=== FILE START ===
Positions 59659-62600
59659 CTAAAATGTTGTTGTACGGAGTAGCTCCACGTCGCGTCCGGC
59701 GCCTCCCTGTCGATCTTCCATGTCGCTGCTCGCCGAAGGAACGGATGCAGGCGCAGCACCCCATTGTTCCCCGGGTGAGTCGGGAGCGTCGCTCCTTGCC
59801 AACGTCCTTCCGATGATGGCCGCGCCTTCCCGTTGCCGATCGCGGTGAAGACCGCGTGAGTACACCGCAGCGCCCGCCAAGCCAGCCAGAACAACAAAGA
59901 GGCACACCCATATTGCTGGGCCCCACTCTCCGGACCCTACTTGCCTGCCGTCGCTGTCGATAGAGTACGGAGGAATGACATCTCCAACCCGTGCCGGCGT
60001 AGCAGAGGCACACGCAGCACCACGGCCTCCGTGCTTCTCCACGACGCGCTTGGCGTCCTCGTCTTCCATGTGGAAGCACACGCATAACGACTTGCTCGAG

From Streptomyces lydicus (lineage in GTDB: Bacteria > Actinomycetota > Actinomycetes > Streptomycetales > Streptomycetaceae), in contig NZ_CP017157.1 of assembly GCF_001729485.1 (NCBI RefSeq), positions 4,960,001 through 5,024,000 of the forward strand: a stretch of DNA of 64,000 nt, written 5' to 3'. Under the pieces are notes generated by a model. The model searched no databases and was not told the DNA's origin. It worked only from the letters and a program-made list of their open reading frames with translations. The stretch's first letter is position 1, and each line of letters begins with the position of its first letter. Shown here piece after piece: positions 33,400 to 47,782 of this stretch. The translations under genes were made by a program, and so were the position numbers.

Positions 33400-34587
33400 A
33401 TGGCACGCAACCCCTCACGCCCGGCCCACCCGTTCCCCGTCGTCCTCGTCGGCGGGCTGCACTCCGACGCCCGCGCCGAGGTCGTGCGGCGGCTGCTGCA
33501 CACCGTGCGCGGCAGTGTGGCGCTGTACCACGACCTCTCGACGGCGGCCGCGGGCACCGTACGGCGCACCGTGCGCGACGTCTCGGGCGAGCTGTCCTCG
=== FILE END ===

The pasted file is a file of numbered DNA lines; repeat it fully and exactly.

Positions 59659-62600
59659 CTAAAATGTTGTTGTACGGAGTAGCTCCACGTCGCGTCCGGC
59701 GCCTCCCTGTCGATCTTCCATGTCGCTGCTCGCCGAAGGAACGGATGCAGGCGCAGCACCCCATTGTTCCCCGGGTGAGTCGGGAGCGTCGCTCCTTGCC
59801 AACGTCCTTCCGATGATGGCCGCGCCTTCCCGTTGCCGATCGCGGTGAAGACCGCGTGAGTACACCGCAGCGCCCGCCAAGCCAGCCAGAACAACAAAGA
59901 GGCACACCCATATTGCTGGGCCCCACTCTCCGGACCCTACTTGCCTGCCGTCGCTGTCGATAGAGTACGGAGGAATGACATCTCCAACCCGTGCCGGCGT
60001 AGCAGAGGCACACGCAGCACCACGGCCTCCGTGCTTCTCCACGACGCGCTTGGCGTCCTCGTCTTCCATGTGGAAGCACACGCATAACGACTTGCTCGAG

From Streptomyces lydicus (lineage in GTDB: Bacteria > Actinomycetota > Actinomycetes > Streptomycetales > Streptomycetaceae), in contig NZ_CP017157.1 of assembly GCF_001729485.1 (NCBI RefSeq), positions 4,960,001 through 5,024,000 of the forward strand: a stretch of DNA of 64,000 nt, written 5' to 3'. Under the pieces are notes generated by a model. The model searched no databases and was not told the DNA's origin. It worked only from the letters and a program-made list of their open reading frames with translations. The stretch's first letter is position 1, and each line of letters begins with the position of its first letter. Shown here piece after piece: positions 33,400 to 47,782 of this stretch. The translations under genes were made by a program, and so were the position numbers.

Positions 33400-34587
33400 A
33401 TGGCACGCAACCCCTCACGCCCGGCCCACCCGTTCCCCGTCGTCCTCGTCGGCGGGCTGCACTCCGACGCCCGCGCCGAGGTCGTGCGGCGGCTGCTGCA
33501 CACCGTGCGCGGCAGTGTGGCGCTGTACCACGACCTCTCGACGGCGGCCGCGGGCACCGTACGGCGCACCGTGCGCGACGTCTCGGGCGAGCTGTCCTCG